We investigated the electrostatic repulsion between the synaptic vesicles using techniques for spatial marked point processes, in particular variants of the K-function and the mark variogram (Møller and Waagepetersen, 2003; Diggle, 2003; Baddeley, 2010). Let N denote the number of vesicles, and let Ni(t), i = 1, …, N denote the number of neighbor centers within distance t of the ith vesicle center. Let denote the observed intensity of vesicle centers, where V is the synapse volume. We then define an empirical K-function so that is the empirical average of the Ni(t). Thus, measures the tendency of points to form clusters or to repel each other. When K-functions are estimated from point pattern data, which is regarded as a partial observation of a larger point pattern, edge corrections are usually used (Møller and Waagepetersen, 2003). In our case, however, the centers are confined to the volume of the synapse and it does not make sense to assume that the pattern of vesicles extends outside the synapse. We therefore do not employ edge corrections. For better visualization we apply a simple one-to-one transformation of into , which in the 3D case is given by .
To investigate the correlation between point process marks, like size or shape characteristics of neighboring vesicles, we consider, for a distance t, all the Nt pairs of centers with inter-center distance falling in an interval [t − Δ, t + Δ] around t for a Δ > 0. We compute the variogram V(t) of the marks associated with these centers:
where the sum is over all pairs of marks associated with pairs of centers whose inter-center distance is between t − Δ and t + Δ. If there is no distance dependent interaction between marks, V(t) should be roughly constant. When looking at orientation interactions we replace (m − m′)2 with v(m, m′), where m and m′ in this case denote the corresponding main orientation vectors for a pair of vesicles, and v(m, m′) denotes the angle between these vectors.
It is evident that interaction between vesicles will be present due to the simple fact that vesicles can not overlap. To investigate whether there are interactions beyond those due to this, we compare the estimated point process characteristics for the observed data with estimates from simulations of the null model, which states that vesicles occur completely random except that their associated ellipsoids are not allowed to overlap with each other, the mitochondria, lysosomes, or the exterior of the synapse.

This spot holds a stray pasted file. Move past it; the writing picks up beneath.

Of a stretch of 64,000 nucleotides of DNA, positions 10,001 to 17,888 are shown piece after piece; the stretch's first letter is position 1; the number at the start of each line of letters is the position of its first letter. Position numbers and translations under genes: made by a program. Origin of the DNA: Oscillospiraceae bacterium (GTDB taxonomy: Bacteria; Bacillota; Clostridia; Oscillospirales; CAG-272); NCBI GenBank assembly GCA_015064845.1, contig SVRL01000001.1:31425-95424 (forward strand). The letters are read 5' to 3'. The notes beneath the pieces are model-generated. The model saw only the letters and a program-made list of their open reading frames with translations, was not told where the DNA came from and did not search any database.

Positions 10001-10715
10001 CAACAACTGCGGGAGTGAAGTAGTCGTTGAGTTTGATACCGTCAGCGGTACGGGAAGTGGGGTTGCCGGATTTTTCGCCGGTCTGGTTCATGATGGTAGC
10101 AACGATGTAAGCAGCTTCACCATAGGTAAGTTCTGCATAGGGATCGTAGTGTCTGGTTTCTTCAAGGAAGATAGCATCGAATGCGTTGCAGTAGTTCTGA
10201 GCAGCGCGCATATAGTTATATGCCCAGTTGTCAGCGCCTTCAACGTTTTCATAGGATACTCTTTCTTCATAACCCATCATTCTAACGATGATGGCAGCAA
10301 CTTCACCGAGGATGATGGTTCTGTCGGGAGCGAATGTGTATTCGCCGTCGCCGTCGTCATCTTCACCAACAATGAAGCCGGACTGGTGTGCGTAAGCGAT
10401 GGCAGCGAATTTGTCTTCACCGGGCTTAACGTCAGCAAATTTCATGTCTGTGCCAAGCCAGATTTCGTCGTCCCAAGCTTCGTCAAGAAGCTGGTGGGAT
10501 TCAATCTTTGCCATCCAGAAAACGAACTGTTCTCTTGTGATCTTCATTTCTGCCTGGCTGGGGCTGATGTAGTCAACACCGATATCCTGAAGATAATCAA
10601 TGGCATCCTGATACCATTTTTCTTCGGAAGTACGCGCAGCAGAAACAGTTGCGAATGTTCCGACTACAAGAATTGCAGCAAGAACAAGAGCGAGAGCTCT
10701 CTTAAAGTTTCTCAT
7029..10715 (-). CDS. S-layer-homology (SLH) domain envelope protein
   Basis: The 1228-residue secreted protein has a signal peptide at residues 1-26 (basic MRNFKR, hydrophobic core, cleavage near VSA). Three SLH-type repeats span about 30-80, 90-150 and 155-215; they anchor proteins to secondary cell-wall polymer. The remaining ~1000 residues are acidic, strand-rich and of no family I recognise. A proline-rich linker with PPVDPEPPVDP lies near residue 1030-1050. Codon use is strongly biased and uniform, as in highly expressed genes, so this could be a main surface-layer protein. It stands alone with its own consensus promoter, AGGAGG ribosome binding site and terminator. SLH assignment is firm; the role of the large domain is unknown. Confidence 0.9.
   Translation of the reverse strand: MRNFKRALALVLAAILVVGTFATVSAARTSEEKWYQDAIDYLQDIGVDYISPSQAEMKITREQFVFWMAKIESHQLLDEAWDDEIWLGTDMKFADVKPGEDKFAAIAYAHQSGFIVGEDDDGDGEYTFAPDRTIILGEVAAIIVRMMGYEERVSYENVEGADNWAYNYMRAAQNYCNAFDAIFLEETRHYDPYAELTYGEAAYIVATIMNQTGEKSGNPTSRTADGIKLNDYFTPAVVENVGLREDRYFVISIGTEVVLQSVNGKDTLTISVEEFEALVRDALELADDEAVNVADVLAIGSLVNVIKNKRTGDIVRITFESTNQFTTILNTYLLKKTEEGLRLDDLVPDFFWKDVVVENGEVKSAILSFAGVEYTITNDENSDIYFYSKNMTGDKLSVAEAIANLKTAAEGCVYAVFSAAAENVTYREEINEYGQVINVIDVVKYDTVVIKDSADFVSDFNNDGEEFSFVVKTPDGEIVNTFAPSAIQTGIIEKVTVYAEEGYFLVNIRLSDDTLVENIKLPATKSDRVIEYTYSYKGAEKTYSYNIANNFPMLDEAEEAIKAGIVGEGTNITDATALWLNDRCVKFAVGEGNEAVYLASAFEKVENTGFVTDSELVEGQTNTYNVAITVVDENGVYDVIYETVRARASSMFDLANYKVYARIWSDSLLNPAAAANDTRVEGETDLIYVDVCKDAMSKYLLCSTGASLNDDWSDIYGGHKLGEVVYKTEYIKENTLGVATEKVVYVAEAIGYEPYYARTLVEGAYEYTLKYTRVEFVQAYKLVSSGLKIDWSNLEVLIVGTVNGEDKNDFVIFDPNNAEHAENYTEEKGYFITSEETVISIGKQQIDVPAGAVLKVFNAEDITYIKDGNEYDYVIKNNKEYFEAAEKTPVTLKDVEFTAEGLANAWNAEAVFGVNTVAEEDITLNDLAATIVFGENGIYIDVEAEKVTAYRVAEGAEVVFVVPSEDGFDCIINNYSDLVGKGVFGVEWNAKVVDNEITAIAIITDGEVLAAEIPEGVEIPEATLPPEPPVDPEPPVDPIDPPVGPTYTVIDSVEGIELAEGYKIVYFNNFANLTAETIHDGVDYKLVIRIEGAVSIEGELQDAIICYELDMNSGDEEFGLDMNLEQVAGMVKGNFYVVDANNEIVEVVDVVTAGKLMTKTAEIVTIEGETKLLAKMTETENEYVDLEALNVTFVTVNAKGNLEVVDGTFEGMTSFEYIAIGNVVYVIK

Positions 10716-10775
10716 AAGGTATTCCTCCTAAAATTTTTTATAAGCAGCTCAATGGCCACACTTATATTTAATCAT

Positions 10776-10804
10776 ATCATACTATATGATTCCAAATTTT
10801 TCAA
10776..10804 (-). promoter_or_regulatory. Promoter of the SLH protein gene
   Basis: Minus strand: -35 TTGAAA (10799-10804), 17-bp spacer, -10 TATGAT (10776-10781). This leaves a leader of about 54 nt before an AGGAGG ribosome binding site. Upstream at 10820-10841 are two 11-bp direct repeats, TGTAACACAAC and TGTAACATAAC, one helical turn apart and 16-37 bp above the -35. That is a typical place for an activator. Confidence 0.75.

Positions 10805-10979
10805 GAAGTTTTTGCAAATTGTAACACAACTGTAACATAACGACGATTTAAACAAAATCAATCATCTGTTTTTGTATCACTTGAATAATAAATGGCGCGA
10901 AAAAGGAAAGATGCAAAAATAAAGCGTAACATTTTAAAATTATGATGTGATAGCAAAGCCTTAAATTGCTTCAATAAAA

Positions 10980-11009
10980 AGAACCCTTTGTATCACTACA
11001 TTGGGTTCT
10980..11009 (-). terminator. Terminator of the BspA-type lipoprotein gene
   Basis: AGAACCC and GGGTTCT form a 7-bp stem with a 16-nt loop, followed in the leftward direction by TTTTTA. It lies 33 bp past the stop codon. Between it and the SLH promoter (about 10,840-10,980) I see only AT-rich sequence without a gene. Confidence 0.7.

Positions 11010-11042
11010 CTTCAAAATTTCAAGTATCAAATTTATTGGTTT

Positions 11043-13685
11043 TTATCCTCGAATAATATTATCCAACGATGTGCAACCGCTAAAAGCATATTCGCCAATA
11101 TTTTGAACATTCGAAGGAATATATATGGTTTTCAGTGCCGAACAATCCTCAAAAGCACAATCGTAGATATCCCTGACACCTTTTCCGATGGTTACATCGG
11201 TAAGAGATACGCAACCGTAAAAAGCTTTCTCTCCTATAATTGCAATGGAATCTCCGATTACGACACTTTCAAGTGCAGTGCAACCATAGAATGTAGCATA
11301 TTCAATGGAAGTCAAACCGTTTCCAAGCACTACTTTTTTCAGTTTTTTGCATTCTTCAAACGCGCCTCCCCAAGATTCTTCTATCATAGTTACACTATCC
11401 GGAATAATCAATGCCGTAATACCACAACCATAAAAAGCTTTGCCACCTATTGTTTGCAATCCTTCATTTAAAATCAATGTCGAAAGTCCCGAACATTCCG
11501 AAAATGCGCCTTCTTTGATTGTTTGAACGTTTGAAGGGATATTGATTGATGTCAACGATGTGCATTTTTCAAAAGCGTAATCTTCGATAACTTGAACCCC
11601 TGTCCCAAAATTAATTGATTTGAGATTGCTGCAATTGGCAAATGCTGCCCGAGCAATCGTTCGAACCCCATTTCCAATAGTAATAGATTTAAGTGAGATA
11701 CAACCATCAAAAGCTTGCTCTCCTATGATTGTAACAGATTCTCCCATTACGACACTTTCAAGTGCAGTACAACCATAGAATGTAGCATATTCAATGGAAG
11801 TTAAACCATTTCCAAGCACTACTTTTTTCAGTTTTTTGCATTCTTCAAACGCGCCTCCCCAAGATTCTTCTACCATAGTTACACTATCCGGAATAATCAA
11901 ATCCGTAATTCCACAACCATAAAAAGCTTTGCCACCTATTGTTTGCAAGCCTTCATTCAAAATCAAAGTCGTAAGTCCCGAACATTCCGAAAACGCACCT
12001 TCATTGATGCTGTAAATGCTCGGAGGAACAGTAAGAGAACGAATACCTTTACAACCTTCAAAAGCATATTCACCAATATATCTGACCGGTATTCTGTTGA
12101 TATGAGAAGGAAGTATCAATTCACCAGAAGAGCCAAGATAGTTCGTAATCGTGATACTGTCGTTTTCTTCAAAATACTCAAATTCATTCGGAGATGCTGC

To simulate from the null model, we use a birth-death Markov Chain Monte Carlo (MCMC) algorithm (Møller and Waagepetersen, 2003) initialized in the observed configuration of vesicles. Using the MCMC we generate a sample of 1000 random vesicle configurations, each of which can be considered as a simulation of the null model. An example configuration is shown in Figure 3. Note that our observation window for the MCMC approach is the highly complex shape of the state space for the vesicles given by the synapse excluding the mitochondria and the lysosome. Employing MCMC techniques for this irregular three-dimensional shape observation window is another novel feature of this study. We employ Ellipsoidal Toolbox (ET) for MATLAB to check whether the randomly generated ellipsoids overlap. This toolbox uses YALMIP and SeDuMi as an interface for the optimization tool (Löfberg, 2004; Henrion et al., 2012).
Figure 3. A simulation of the null model. The pre-synaptic membrane, active zone and mitochondria are shown in yellow, red, and dark blue, respectively. Vesicles are shown with interpolated colors, where the variation of color serves to better show the three-dimensional features.
Results were obtained both for vesicles in each synapse separately and for all around 500 vesicles pooled together for asymmetric synapses. The second column in Table 1 shows that the mean surface areas of the synaptic vesicles are similar in all synapses. The histograms of shape characteristics in Figure 4 further show that the vesicles are far from spherical. Table 1 shows that the mean a/b ratio and mean b/c ratio appear to be considerably smaller than the mean a/c ratio for all asymmetric synapses. This also holds for the mean ratios for all vesicles considered jointly. These findings indicate that vesicles are of oblate ellipsoidal shape in the asymmetric synapses. On the other hand, in symmetric synapses the mean a/b ratio and mean b/c ratio appear to be very similar and considerably smaller than the mean a/c ratio. This indicates that the synaptic vesicles are of cigar ellipsoidal shape in the symmetric synapse.
Table 1. Mean values of surface area and aspect ratios of synaptic vesicles for each asymmetric (AS1–AS5) and symmetric (SS1) synapses.